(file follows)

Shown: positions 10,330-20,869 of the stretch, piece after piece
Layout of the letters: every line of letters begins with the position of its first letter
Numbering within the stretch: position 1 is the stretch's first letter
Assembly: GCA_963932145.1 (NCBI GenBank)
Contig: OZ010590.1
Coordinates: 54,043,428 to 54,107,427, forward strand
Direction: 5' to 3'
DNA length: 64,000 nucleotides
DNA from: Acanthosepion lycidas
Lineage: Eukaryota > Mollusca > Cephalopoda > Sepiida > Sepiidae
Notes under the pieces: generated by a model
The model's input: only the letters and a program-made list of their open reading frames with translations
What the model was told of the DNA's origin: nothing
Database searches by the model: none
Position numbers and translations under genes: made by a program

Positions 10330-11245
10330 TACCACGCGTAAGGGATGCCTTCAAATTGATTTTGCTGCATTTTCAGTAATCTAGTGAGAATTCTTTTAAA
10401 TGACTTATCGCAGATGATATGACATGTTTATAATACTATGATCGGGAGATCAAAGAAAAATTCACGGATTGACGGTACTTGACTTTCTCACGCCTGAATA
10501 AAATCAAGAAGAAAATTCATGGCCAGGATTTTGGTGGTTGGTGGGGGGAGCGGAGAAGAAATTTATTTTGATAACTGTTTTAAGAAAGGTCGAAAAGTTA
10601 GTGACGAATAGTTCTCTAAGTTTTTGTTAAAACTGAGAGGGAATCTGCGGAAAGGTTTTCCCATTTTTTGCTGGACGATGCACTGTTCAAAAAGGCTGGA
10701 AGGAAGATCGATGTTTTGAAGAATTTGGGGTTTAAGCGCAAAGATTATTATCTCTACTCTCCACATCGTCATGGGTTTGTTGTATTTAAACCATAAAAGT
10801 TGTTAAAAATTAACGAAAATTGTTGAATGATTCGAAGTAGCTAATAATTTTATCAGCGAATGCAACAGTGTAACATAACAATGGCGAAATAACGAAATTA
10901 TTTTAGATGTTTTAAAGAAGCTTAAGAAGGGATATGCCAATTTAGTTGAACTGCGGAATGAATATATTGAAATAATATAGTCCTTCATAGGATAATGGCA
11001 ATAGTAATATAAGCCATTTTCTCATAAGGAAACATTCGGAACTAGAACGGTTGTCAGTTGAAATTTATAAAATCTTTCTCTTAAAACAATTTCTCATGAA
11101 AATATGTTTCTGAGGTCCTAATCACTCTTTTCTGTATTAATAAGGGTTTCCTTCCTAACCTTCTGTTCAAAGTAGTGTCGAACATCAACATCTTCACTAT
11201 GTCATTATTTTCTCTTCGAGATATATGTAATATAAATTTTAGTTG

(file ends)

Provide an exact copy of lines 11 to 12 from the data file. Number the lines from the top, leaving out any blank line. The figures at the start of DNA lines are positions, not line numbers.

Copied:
Notes under the pieces: generated by a model
The model's input: only the letters and a program-made list of their open reading frames with translations